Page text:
A: And then it comes from…you know, our reproductive freedoms are not guaranteed, that we have the right to raise our kids the way we want to, so it comes from that sort of fear of not wanting to stand out and draw attention to your family in a negative way Alie Nation.
L: You’ve gone through that, you’ve gone through the system, had negative attention.
A: Yeah, definitely, from the family court system. And while what they can do to you is pretty bad, I think some of our fears about it are–I don’t know if I should say that our fears are exaggerated. Sometimes they are. But what they ended up being able to do to me was nothing, except for harassing me. They couldn’t actually threaten my family. But they can see some people’s.
L: What I found interesting in your account of the experience in “The Mother Trip” was that nothing you did was the right thing. You were not involved enough–you were too involved. You didn’t have enough of life–you had too much of a life. Nothing you did was right, depending on who you were talking to. You say there were some positive things they said about your parenting but that you couldn’t get a clear idea of what you were supposed to be doing.
A: Yeah, there was no consistency in terms of what they wanted.
L: Which comes down to “Don’t believe the experts.” Because they don’t know what they want.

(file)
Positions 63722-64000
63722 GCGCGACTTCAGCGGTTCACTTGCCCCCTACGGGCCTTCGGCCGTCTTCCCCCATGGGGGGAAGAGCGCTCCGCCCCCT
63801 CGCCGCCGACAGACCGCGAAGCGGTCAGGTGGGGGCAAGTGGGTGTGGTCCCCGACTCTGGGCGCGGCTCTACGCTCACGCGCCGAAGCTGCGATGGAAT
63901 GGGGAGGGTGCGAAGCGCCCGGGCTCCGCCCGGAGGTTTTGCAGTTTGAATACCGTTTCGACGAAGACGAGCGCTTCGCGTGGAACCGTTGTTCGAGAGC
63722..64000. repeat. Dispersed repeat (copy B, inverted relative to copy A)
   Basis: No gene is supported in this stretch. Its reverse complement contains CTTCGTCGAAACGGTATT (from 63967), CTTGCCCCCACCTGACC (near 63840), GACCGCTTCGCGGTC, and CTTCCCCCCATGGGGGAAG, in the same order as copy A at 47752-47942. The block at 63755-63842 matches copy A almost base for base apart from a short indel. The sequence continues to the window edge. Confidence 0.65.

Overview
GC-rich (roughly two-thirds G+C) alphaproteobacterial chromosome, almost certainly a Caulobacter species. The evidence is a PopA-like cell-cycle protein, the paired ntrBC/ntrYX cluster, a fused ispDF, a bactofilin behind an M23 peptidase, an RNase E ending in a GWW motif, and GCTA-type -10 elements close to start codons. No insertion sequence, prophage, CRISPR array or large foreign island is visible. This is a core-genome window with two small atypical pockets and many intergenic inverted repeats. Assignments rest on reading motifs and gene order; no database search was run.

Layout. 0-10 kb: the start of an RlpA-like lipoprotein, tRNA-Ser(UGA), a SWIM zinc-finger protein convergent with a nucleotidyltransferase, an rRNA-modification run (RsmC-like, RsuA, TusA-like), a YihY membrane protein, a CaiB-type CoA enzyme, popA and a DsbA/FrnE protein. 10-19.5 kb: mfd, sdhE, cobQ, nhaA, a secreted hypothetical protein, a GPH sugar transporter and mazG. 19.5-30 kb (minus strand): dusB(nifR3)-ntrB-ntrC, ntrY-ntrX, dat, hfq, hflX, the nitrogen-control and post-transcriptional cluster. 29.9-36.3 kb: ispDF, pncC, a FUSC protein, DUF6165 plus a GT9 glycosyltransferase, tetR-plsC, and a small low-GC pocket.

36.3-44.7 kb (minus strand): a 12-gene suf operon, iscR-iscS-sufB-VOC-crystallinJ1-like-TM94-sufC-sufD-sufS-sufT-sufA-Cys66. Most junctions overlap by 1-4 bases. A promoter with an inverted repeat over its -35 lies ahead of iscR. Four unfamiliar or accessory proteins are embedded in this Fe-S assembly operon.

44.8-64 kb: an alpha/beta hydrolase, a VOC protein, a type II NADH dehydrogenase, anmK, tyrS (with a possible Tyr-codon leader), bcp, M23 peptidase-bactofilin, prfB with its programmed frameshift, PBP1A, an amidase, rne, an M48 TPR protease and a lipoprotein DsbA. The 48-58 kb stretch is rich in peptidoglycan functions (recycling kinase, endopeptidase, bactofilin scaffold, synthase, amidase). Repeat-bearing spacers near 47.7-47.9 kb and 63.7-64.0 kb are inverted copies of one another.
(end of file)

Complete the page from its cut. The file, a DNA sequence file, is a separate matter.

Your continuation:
A: Totally. Yeah, and the same people would even say those things back and forth–oh, you’re hysterical. Oh, you’re an ice queen, and you have no emotions. It’s like, uh, okay, first of all, what business is my emotional state of yours, you know? But it was all this conflicting info about who I was and what I should be doing, and what’s the best family life for my kid.
L: Is there any agenda apart from just self-perpetuation for these experts?
A: Well, I presume that it starts with a desire to help people.
L: But in the translation, that seems to get twisted. Because a lot of the time, helping people is not the result.
A: No, it’s not. I mean, I don’t really get it, and it depends. People write these self-help books, “Ten Easy Steps for Blah-Blah,” that are the most fascist kind of regimes–they must think it’s going to help someone.
L: I have to confess that one of my guilty pleasures is reading Woman’s Day. If you look at the cover of any Woman’s Day, it’s always “Five Steps to X,” you know, “65 Easy-to-Do Projects for Z,” and always something about getting organized. We want those easy steps.
A: Oh, totally. I do.